Proposed Amendments of 2011, Part II
Jun 14, 2011
- Jack Martone, The American Equity Underwriters, Inc.
This is a continuation of a summary of the most significant proposed changes contained in pending Bill S. 669 (112th Congress) to amend the Longshore Act.
Eleven – Section 907 – Medical Services and Supplies – is extensively amended.
The most important change is to Section 907(b)(1), which provides that a carrier may designate one or more participating networks or one or more health care panels, or both, (refer to the new definitions in Section 902) that would be the obligatory source for medical services and supplies for injured workers. This replaces the key provision in the current law granting injured workers their choice of treating physician.
Twelve – Section 908 changes the compensation rate by replacing “66 2/3 per cent of the average weekly wage” with “75 percent of the spendable earnings”. This change applies in all sections where the current rate is set at 66 2/3 per cent of the average weekly wage. The proposed amendments in Section 910(e) define “spendable earnings” basically as take home pay.
Thirteen – We noted in Part One that amended Section 904(c) adds language that attempts to remove the effects of lifestyle and aging from the award of workers’ compensation benefits. The proposed change to Section 908(c)(13) specifically provides that, with regard to hearing loss, “The employer shall pay compensation only for any hearing loss caused by an injury arising out of and in the course of employment with such employer, and shall not be liable for that part of the employee’s hearing loss caused by presbycusis, nonoccupational causes, and documented preemployment hearing loss. The percentage of loss caused by those conditions shall be deducted from the percentage of the employee’s hearing loss before determining the employer’s liability.”
Fourteen – Proposed Section 908(f) effectively ends the second injury provision. The amendments state that no new order granting section 908(f) relief shall be granted except for cases of modification in existing 8(f) cases, or for survivor’s claims related to existing 8(f) cases. Section 908(f) presently accounts for about 89% of Special Fund annual disbursements.
Fifteen – Sections 910(a) through (e) are entirely replaced. The new wording seeks to change the way that the average weekly wage is calculated. Essentially, if the injured worker works 40 out of the 52 weeks in the year preceding the injury then his average weekly wage equals actual earnings divided by 52. If he has not worked 40 of the previous 52 weeks, then his average weekly wage should be based on workers in his same classification who did work those weeks. This change seeks to overturn judicial interpretations in which the courts inflate the worker’s average weekly wage under the present Section 910.
Sixteen – New Section 912(a) seeks to put an outside limit on the “Notice of injury or death” requirement. Basically it is proposed that in the event of a traumatic injury, “in no case shall the notice be given more than one year after the trauma occurs”. In the case of a non-traumatic injury, “in no case shall the notice be given more than one year after the diagnosis of a non-traumatic injury or a death resulting from such injury”.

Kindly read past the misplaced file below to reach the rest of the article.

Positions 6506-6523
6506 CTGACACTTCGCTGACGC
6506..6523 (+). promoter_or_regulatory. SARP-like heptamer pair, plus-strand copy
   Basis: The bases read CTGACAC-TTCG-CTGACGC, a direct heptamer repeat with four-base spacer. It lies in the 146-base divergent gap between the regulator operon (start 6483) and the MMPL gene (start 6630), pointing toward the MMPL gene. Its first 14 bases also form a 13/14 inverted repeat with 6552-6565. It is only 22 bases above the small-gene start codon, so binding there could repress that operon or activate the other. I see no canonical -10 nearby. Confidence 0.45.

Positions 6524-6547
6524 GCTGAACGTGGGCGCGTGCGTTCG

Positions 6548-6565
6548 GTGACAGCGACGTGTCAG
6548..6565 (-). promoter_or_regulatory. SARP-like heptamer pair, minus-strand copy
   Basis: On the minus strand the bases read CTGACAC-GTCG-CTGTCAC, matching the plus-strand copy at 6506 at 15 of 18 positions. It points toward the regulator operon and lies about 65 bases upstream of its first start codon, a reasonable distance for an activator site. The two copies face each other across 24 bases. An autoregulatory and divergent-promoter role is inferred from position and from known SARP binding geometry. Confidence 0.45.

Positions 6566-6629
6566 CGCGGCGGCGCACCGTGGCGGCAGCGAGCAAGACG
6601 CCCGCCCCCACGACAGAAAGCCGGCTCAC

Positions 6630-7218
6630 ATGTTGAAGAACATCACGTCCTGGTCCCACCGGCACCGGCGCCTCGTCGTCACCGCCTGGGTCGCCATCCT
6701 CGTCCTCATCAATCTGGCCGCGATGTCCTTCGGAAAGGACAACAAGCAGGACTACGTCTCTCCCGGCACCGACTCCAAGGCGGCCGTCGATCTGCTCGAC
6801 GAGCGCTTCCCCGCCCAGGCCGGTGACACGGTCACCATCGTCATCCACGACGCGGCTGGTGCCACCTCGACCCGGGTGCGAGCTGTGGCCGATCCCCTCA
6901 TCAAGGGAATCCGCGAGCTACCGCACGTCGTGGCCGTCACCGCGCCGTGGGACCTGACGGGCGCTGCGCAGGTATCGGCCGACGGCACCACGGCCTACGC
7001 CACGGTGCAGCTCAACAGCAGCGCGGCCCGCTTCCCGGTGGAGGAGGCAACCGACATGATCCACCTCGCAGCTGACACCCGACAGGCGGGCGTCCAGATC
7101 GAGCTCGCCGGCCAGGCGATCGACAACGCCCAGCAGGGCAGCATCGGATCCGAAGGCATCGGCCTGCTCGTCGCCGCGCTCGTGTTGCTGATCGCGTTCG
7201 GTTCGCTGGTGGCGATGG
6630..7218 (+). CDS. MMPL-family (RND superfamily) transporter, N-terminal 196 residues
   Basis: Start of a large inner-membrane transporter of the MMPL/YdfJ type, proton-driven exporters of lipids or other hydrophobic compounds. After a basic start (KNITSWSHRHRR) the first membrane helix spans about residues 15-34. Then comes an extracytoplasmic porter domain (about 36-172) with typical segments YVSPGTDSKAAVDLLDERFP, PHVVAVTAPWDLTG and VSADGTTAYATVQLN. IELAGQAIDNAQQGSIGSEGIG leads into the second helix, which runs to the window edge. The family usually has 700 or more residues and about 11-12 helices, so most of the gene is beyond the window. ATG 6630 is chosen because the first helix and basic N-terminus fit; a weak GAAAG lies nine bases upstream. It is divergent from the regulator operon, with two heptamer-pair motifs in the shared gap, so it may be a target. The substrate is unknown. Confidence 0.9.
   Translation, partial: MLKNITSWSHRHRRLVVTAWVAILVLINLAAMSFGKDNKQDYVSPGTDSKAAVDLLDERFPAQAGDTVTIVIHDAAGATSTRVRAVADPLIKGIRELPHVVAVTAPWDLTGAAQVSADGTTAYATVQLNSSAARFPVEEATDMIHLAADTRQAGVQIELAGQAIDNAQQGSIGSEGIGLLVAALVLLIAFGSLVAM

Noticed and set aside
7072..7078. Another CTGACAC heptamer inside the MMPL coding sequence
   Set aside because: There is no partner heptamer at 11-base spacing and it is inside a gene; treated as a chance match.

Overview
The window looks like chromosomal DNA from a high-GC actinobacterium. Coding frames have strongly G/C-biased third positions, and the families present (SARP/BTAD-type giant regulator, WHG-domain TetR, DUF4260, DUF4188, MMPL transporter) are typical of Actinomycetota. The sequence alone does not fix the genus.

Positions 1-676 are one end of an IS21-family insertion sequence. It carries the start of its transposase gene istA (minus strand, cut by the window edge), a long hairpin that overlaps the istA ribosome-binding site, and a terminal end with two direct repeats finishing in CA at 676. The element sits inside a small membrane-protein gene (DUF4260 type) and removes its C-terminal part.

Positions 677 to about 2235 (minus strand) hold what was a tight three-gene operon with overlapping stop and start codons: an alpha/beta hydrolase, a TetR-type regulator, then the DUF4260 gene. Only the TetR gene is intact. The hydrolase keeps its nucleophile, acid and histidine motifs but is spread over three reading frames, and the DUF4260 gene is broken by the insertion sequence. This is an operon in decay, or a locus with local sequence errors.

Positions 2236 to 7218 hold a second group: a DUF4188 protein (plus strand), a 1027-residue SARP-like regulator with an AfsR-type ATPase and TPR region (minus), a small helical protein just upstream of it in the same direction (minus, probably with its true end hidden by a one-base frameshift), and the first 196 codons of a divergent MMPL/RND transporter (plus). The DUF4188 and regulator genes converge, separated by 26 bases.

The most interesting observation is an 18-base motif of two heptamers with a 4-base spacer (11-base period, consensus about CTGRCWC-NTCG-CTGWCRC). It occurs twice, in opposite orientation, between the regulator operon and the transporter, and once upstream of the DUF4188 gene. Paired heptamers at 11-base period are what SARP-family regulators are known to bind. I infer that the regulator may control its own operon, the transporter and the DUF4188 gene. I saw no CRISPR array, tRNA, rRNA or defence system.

Seventeen – New language in Section 912(b) provides that, “In order to facilitate prompt settlement of cases, notice of an injury shall also include an opportunity for the employer to have the employee answer questions under oath …. Failure by an employee to be available for such questioning (unless waived by the employer in writing), or failure to fully and truthfully answer material questions, shall be considered a failure to give notice under this Act”.
Eighteen – New Section 913(a) seeks to put an outside time limit on the filing of claims. It provides that, “The right to compensation for disability or death under this Act shall be barred unless a claim therefore is filed not later than 90 days after providing notice under section 12. If payment of compensation has been made without an award on account of such injury or death, a claim may be filed not later than 90 days after the date of the last payment”.
Nineteen – Section 914(f) (the 20 percent penalty provision) is changed by striking “within ten days after it becomes due” and inserting instead “within 10 business days after receipt by the employer or carrier of a priority mailing containing the order.” This wording provides a much more equitable provision for the employer.
I’m going to stop here for now, so I can pick up significant proposed change Number Twenty with the Section 920 presumptions.
ABOUT THE AUTHOR
John A. (Jack) Martone served for 27 years in the U.S. Department of Labor, Office of Workers’ Compensation Programs, as the Chief, Branch of Insurance, Financial Management, and Assessments and Acting Director, Division of Longshore and Harbor Workers’ Compensation. Jack joined The American Equity Underwriters, Inc. (AEU) in 2006, where he serves as Senior Vice President, AEU Advisory Services and is the moderator of AEU's Longshore Insider.